Instead, they will have to complete 32 hours of community service each and apparently get involved in something called behavior modification training, which certainly must be less brainwashy and spooky than it actually sounds. They need to go two full calendar years without getting in any sort of legal trouble to avoid having the diversion decision backfire on them.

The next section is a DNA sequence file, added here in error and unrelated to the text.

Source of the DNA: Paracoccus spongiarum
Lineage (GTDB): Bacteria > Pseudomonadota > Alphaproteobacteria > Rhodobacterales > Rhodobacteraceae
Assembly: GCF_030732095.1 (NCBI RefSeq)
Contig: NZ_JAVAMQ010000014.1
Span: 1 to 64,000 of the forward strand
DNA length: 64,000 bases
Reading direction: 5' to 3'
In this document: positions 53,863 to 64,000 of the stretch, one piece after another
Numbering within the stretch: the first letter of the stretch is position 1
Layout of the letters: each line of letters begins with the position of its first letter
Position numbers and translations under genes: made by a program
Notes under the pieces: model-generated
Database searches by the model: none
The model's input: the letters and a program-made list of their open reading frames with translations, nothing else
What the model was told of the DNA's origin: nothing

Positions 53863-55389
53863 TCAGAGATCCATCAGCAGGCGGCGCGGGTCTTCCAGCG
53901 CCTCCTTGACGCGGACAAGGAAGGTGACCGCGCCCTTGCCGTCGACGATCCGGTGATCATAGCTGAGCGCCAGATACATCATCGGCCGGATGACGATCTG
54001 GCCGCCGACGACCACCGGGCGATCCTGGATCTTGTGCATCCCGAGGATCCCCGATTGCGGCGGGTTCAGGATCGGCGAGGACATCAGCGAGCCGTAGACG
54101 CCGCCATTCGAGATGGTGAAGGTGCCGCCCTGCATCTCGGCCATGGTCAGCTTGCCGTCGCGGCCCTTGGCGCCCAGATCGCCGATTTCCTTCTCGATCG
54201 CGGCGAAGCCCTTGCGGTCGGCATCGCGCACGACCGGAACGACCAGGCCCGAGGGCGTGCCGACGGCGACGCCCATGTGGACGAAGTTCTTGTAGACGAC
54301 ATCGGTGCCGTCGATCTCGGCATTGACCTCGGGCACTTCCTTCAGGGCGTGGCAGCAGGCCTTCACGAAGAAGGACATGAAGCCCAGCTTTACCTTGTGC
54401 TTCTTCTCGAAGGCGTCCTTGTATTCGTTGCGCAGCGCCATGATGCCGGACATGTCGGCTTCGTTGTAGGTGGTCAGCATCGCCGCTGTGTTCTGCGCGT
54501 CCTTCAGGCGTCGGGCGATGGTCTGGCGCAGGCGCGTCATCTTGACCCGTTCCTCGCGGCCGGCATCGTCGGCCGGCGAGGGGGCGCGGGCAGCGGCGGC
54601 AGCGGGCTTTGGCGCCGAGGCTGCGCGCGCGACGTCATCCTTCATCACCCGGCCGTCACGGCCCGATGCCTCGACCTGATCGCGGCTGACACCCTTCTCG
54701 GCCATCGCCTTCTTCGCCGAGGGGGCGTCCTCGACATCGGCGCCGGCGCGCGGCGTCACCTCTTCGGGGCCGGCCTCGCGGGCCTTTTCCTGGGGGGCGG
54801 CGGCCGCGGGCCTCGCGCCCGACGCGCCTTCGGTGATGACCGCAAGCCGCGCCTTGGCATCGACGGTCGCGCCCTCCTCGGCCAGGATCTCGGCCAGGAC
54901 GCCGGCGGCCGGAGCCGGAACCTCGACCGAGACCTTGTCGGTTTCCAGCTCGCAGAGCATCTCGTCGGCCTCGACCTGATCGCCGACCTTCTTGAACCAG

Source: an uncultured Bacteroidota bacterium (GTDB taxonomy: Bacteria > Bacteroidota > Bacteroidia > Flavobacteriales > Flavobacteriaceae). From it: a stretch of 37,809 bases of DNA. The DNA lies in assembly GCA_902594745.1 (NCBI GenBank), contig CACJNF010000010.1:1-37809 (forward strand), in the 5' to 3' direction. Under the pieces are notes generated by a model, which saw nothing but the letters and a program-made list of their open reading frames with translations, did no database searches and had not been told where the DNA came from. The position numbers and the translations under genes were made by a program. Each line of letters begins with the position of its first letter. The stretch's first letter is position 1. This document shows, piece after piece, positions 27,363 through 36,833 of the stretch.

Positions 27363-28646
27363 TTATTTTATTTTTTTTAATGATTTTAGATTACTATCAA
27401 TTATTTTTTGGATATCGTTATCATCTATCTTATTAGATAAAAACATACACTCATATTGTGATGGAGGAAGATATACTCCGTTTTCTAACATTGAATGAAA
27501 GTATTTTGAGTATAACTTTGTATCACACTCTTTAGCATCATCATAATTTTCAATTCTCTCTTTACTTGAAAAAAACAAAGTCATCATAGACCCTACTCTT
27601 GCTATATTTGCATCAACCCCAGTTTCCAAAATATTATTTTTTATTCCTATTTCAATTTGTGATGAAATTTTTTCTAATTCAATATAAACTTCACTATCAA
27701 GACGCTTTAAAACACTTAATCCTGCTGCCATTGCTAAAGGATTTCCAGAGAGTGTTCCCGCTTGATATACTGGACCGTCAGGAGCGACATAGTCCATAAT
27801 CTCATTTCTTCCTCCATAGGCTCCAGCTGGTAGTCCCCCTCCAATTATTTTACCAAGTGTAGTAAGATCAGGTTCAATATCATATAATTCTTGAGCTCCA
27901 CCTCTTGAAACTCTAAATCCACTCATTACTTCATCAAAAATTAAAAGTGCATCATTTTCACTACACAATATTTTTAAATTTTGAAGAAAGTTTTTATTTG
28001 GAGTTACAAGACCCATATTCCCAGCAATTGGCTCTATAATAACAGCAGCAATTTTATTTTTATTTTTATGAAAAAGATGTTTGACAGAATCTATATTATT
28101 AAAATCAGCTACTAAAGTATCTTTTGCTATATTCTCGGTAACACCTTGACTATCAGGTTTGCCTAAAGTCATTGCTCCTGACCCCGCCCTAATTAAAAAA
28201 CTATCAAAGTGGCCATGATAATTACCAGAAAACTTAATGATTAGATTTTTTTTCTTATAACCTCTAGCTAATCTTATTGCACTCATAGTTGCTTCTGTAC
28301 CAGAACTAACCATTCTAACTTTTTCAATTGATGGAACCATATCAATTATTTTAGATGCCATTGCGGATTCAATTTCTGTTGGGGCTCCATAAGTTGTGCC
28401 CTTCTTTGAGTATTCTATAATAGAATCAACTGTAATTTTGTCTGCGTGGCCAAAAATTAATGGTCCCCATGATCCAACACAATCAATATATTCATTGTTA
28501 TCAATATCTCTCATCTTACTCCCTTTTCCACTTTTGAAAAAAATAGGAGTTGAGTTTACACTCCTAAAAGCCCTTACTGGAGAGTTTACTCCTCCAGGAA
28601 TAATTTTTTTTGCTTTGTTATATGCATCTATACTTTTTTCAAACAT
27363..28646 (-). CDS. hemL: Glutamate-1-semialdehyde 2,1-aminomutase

It's essentially like a PJC for a non-driving offense, if I'm reading this correctly. Now, many people would get upset that this could be another case of athletes skirting the law's ever shortening arm length, but I'm all for this type of punishment. What good does a trial do them? They would end up copping to some sort of plea bargain, which this basically amounts to, only now they don't have to waste taxpayers money. Oh right. This happened a while ago. Sigh. As Indy Cornrows said, "lawyers gotta get paid too". And don't forget the state probably didn't mind the extra publicity for the DA's office. Whatever. Let's move on.Diversion, different from a guilty plea, is similar to pleading 'no contest' in some states. Before Marion Superior Court Judge Lisa Borges, Tinsley and Daniels admitted only that there was probable cause for their indictments -- not that they were guilty as charged.'We're very happy to go back to playing basketball,' said James Voyles, Tinsley's attorney, as they stepped onto an elevator with Daniels and his attorney, Ralph Staples. The players answered 'yes' to the judge's questions, but made no other comments inside or outside court.If the players violate their diversion agreements, prosecutors said, the charges will be reinstated.